Honestly?  We admire them.   We have a lot of reciprocal loyalty.  We appreciate them as much as we do our clients.   We love to tell people that our caregivers are our BEST ambassadors.  

How do you recruit caregivers?

We rarely advertise for caregivers because word of mouth seems to send us such wonderful applicants.   Most solid applicants come from employee referrals.    Many of our employees come from a facility setting (nursing home, hospital) and yearn for a one-on-one relationship with a client.   To read about what we expect of our employees click here.

Do you employ the caregivers or are they considered “independent contractors”?

Our caregivers are valued employees.   We withhold employee local, state and federal taxes and contribute to their FICA as per IRS rules.  We cover them with professional liability insurance, bond them, and pay both unemployment and workman’s compensation insurance.   

What do you require in a caregiver? 

We insist upon desire, maturity, pragmatism, and commitment.   A realist is better than an idealist.   Being a dedicated caregiver is a challenging career choice and we screen carefully in this regard.   A caregiver cannot just “want to help people”.  A caregiver has to be a decision-maker and a problem-solver.   If a candidate has those attributes then they make a wonderful caregiver and a valued employee.

How do you interview and hire caregivers? 

We have an extensive interview process that begins by phone and concludes with one and sometimes two in-person sessions.   Interviews include role-playing and situational questions and answers.   Language and communication skills are considered.   If we invite the applicant to join our team they must pass County, State, and Federal background checks, provide proof of residency and driving record, and health and drug screening.  We verify previous employment and speak to references.   The new caregiver then reports for extensive training in company policy and client procedure.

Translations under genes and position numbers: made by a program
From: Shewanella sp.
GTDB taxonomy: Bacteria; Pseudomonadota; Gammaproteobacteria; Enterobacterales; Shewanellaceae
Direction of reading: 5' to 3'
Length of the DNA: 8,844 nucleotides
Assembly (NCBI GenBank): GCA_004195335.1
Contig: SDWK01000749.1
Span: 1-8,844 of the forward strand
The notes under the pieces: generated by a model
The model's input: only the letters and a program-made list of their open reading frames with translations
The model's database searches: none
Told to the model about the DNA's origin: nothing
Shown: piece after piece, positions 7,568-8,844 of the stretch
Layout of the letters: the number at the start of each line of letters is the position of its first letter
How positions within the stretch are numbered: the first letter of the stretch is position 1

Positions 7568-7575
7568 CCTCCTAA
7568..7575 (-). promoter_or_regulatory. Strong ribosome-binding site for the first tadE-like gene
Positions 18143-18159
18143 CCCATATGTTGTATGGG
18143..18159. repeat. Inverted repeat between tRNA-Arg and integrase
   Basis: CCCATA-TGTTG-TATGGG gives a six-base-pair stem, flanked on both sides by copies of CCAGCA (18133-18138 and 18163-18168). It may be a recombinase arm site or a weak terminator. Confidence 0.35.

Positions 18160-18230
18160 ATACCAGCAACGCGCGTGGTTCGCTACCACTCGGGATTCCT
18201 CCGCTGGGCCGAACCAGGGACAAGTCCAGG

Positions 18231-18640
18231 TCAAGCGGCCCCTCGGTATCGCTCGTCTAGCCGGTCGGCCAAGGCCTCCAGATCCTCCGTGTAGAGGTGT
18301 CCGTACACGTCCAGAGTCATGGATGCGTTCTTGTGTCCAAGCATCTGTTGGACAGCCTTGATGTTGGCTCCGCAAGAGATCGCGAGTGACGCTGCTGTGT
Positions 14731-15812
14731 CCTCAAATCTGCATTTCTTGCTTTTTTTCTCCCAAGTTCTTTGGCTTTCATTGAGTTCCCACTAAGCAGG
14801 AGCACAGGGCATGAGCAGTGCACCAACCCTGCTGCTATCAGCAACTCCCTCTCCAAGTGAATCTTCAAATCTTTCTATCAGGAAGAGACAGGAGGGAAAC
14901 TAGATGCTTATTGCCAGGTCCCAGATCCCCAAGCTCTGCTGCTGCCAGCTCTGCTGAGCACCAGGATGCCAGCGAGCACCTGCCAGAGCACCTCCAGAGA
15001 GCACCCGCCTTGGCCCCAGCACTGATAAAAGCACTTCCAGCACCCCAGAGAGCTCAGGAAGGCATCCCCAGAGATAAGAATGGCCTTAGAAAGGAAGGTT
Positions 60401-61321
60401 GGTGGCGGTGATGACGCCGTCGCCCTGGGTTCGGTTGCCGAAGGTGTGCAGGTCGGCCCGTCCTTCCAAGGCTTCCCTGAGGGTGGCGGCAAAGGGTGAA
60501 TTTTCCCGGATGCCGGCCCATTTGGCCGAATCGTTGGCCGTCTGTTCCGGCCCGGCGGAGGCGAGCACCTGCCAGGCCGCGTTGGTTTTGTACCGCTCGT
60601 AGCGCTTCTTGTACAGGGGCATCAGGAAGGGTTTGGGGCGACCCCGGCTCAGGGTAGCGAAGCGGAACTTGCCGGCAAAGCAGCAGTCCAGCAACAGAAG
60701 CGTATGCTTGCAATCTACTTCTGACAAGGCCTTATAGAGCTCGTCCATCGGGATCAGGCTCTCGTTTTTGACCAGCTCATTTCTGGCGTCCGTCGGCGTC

What kind of education, experience and training do your caregivers have?

Different clients require different types of caregivers.   All caregivers must have a high school diploma or its equivalent and must complete our training to ensure that attention is devoted to the client’s mind, body, spirit, and environment.   We provide training in professionalism and responsibility.   If caregivers are hired as companions then we require life and/or work experience.   Caregivers hired to provide more hands-on assistance with daily personal care are usually licensed as certified nursing assistants.   If they are not certified, our RNs demonstrate and teach any needed skill.  The caregiver is observed performing the skill until the RN deems them competent to perform the skill on their own.  Our caregivers always have an RN available to answer any questions while with their client.